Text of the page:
Date on Master's Thesis/Doctoral Dissertation


Document Type

Doctoral Dissertation

Degree Name

Ph. D.



Committee Chair

Wiggins, Osborne P.

Author's Keywords

Socrates; Confucius; Philosophy


Education--Philosophy--Cross-cultural studies; Confucius--Contributions in education; Socrates--Contributions in education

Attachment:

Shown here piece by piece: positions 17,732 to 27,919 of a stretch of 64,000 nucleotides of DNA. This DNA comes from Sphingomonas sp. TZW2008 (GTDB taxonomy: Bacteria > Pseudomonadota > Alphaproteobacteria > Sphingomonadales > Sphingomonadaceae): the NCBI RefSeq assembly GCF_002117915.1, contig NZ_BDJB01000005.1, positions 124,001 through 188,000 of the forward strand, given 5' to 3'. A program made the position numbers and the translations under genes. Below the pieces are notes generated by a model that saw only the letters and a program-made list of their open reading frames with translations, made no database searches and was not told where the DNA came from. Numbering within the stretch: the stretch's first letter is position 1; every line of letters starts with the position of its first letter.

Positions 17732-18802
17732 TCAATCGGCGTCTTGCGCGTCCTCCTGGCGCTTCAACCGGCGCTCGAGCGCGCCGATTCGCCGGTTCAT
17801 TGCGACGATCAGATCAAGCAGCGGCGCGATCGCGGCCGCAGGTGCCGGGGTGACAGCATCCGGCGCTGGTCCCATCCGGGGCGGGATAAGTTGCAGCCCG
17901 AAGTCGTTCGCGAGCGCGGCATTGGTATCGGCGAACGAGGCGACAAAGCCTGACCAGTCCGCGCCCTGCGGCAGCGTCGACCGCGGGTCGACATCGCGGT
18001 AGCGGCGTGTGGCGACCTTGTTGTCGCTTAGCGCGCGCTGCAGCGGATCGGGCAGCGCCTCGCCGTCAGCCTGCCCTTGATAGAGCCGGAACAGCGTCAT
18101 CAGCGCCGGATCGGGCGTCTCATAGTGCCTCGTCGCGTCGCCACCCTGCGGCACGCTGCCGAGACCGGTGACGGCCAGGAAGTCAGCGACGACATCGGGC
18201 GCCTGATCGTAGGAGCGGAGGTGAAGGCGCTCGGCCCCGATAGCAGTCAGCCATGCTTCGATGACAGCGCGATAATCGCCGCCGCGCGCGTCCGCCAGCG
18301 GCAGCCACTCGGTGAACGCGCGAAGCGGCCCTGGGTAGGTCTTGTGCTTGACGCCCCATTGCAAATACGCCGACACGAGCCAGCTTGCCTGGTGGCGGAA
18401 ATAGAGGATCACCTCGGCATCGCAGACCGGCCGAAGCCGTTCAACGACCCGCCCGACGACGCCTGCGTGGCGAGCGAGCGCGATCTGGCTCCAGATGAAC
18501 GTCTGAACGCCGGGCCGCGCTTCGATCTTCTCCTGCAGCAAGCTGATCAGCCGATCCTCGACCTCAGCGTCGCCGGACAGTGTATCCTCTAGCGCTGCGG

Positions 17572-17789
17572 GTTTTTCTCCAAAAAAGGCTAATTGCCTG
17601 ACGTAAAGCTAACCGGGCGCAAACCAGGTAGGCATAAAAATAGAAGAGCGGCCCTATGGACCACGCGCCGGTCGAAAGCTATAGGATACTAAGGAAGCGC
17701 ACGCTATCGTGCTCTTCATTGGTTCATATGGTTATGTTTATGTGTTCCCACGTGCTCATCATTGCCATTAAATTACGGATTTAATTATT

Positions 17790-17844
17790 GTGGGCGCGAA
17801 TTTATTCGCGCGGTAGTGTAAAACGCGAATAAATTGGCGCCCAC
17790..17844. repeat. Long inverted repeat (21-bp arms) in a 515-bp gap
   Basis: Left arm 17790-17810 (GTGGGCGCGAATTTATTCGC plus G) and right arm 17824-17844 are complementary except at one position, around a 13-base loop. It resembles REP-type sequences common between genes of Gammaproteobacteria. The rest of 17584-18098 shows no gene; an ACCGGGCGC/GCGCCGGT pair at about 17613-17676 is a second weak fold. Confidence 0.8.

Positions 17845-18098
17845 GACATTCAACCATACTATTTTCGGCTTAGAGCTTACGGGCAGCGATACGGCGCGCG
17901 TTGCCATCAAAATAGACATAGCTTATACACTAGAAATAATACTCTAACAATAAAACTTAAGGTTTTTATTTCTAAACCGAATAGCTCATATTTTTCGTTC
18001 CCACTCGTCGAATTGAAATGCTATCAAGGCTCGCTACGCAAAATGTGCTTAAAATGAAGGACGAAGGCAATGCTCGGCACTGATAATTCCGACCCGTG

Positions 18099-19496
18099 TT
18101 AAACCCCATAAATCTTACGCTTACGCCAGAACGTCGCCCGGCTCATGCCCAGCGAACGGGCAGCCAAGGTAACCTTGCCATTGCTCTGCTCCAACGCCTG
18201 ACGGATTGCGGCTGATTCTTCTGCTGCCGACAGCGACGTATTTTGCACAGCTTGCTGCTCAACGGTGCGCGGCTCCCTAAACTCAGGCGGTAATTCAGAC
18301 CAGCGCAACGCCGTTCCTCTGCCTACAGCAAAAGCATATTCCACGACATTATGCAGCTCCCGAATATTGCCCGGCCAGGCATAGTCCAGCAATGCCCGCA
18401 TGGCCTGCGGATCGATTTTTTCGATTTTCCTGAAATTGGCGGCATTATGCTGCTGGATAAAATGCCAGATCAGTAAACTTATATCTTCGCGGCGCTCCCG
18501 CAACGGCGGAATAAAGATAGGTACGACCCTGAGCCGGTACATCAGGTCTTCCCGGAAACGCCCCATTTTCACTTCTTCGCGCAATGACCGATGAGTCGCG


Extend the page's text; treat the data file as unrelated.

Socrates and Confucius constitute roots of western and eastern civilization respectively, as well as represent very different cultural values and educational traditions. Because of the very limited existing literature on the study of their educational philosophies, this paper is devoted to a comparative study of their educational philosophies, attempting to examine their historical and cultural contexts and unravel their implications on the current educational practices. The method employed in the study is hermeneutics, or interpretation of the literary texts. At the same time, the study is also cross-cultural in nature. Both of the philosophers lived around 4-5th century B.C.E., but there were huge differences in the social and cultural environments in which they lived. Different cultural and social factors in ancient Greece and China led to differences in Socratic and Confucian approaches to learning. In this paper, similarities and differences in Socratic and Confucian educational philosophy have been examined from the perspectives of the aim of education, the content of education, the teaching process and the nature of education. It is argued that the epistemological differences of the two philosophers were interwoven with their respective cultural values. Individualistic and rationalist traits were embedded in Socrates’ education, while Confucius’ teaching was distinctively marked with collective and intuitive characteristics. Their thoughts were the product of their own culture, and at the same time, the thoughts of philosophers also left deep impacts on the development of each culture. Their philosophies of education impacted not only their disciples, but Western and Chinese educational practice as a whole. It has been found that the Socratic traits of individualism and rationality are embedded in Western educational practice, while the Confucian heritage and the collective-intuitive tradition in the Chinese education. The current study is significant in helping readers gain a better understanding of the philosophers from a cultural perspective. In the same way, educational practice must be understood from multiple perspectives. It is suggested that cultural contexts should always be taken into consideration when studying a particular teaching or learning style. In spite of its limitations, the researcher hopes that the study will help western and Chinese teachers and learners gain a better understanding of one another.